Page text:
It is not so much the nature and resolution of a problem as how it is handled that tells much about an individual.
In this vein, nothing will set the stage for President Donald Trump’s overall foreign relations than how he deals with North Korea.
Unfortunately, this first foreign challenge to Donald Trump’s presidency is coming up fast.
How he handles it will tell the country much about this dynamic new President.
In its latest challenge to the world, North Korea sent a salvo of missiles into the waters off its coast line. While not intercontinental in ability, these missiles have shaken the South Korean and Japanese governments.
Taken together with the very public murder of the North Korean dictator Kim Jong Un’s half-brother and the barbaric execution of senior intelligence officials, the launches indicate a new belligerence and thumb-your-nose attitude on his part.
What’s more, while China is not totally displeased with this challenge to President Trump, intelligence watchers in the west and South Korea are detecting signs the larger country has lost some of its influence with the young dictator. This has emboldened Kim Jong Un.
The airport attack in Malaysia of Kim Jong Un’s half-brother reportedly did not please the Chinese leadership which shuns overt acts of violence against state enemies. Kim Jong Un decision to act against a seemingly powerless adversary is believed to be an act of paranoid and petty defiance.
Against this backdrop, President Trump is face with unpleasant choices. Clearly, North Korea is moving towards having a nuclear weapon capable of reaching an American city. With hardened research and production facilities, North Korea believes it is invulnerable to a military attack to neutralize its efforts.
Reportedly, President Obama was relying on covert operations involving attacks on the electronic and technology efforts to thwart North Korea’s efforts. According to numerous intelligence sources, these efforts have failed.
Faced with this failure on the part of his predecessor, President Trump needs to find a combination of diplomatic, economic, and military efforts to stop what could be a national disaster.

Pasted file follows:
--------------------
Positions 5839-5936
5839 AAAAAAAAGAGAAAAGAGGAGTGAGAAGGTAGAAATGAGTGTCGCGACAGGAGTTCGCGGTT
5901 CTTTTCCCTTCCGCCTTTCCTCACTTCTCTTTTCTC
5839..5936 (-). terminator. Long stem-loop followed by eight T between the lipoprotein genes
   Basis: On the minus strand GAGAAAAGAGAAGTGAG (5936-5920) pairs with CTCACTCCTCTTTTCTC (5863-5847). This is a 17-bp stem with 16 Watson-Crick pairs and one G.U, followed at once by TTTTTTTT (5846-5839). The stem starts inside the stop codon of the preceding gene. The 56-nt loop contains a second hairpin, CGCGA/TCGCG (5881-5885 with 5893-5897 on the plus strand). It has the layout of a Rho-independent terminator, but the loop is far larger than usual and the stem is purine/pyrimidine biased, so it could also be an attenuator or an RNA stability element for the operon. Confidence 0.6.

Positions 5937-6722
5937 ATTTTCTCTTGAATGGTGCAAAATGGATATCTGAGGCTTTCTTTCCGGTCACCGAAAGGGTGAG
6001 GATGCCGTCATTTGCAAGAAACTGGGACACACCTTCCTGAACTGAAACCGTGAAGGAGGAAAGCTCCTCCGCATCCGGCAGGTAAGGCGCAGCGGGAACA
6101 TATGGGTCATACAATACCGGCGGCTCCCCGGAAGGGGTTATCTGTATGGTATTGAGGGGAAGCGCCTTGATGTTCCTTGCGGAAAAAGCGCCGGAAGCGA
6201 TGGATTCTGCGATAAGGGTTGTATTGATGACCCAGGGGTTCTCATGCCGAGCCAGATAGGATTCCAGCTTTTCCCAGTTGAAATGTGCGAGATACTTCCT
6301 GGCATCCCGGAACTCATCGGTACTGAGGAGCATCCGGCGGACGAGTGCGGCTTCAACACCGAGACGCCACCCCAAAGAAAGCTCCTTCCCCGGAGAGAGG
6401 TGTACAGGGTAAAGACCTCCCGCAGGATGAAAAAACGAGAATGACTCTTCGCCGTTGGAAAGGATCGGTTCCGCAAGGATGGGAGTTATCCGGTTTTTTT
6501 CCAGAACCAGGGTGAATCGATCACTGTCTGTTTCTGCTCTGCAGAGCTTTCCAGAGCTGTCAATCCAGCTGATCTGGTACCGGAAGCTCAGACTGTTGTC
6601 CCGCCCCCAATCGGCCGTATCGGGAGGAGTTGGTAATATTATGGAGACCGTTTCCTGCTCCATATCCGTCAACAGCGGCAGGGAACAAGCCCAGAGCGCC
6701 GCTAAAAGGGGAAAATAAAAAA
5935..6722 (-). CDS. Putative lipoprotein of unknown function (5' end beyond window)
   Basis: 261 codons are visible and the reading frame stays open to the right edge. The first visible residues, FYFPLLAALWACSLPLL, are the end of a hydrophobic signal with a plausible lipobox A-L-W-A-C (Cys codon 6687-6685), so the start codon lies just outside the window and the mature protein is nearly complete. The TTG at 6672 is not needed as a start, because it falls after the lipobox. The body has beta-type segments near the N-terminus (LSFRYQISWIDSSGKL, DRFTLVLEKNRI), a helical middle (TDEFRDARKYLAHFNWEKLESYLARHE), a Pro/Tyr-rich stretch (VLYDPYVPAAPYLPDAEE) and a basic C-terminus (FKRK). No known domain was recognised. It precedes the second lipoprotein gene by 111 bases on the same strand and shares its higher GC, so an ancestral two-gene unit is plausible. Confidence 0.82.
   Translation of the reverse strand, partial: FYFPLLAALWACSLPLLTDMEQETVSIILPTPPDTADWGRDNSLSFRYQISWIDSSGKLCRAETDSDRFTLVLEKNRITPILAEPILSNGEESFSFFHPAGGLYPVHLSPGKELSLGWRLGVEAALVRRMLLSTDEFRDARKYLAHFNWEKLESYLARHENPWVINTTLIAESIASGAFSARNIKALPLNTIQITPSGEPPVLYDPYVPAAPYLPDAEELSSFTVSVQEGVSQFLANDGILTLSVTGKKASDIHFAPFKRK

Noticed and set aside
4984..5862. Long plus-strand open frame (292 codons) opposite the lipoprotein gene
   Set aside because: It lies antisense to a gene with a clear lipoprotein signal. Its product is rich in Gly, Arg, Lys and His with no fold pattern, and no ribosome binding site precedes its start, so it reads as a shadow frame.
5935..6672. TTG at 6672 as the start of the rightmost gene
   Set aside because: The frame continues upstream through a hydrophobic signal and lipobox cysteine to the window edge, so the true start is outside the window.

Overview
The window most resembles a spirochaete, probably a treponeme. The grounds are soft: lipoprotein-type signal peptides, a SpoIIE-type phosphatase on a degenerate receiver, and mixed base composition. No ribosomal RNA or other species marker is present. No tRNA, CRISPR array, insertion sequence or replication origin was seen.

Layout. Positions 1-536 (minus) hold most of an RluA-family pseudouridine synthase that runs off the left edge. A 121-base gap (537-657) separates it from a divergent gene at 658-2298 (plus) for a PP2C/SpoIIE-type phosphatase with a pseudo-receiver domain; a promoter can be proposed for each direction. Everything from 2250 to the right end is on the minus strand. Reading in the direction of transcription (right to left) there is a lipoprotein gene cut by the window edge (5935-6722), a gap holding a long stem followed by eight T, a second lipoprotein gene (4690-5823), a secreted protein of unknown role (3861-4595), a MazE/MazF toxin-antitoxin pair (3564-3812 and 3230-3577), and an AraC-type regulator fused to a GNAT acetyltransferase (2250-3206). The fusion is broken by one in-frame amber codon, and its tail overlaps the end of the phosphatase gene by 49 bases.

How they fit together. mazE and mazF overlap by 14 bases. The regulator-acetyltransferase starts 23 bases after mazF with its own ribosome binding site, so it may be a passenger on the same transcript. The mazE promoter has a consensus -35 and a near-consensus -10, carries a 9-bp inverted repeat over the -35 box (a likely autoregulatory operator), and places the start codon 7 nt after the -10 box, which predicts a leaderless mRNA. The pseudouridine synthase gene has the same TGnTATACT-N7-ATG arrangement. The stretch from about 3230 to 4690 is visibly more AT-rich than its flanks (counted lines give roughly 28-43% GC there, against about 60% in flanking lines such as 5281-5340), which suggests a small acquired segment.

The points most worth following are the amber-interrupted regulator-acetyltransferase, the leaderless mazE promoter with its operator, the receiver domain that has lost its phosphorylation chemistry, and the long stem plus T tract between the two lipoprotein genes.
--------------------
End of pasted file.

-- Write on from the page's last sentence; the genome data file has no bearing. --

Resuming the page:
What’s more time is running out. Confidential assessments by American military and domestic intelligence agencies put the probability of an attack from North Korea sometime before the end of 2018 at more than 50%.
While news organizations have focused on minor peccadillos in the White House, it is reported that a major study group has been convened to attempt to deal with the North Koreans.
One tantalizing clue as to the direction President Trump may be encouraging is the growing paranoia exhibited by Kim Jong Un. In recent weeks, the number of executions of those surround the still young dictator have increased. This suggests efforts to assassinate him may be increasing.
While with the exception of Osama Ben Laden, President Obama refused to approve assassinations of senior government officials, it is reported President Trump has at the least asked for a study of a possible scenario involving Kim Jong Un’s death.
The dictator is the grandson of the founding family’s patriarch of this present regime, in past years he has eliminated members of his ruling family, including a close uncle. Whether a new regime free of family influence will be more amenable to loosening the stringent straight jacket that is North Korea is unclear at this time.
No matter who is in charge, President Trump and his advisors are clearly worried about the consequences of a nuclear attack by this rogue nation.
Beyond the problems North Korea, the rest of the world, China and Russia in particular, are curious how this president will react to pressure posed by a runaway nuclear threat.
While always fearless in business, President Trump has also shown a marked prudence when it comes to working out the details of serious problems. North Korea promises to be the first and one of the most serious crisis of his administration. How he handles it will tell the world and America much about the man they elected President.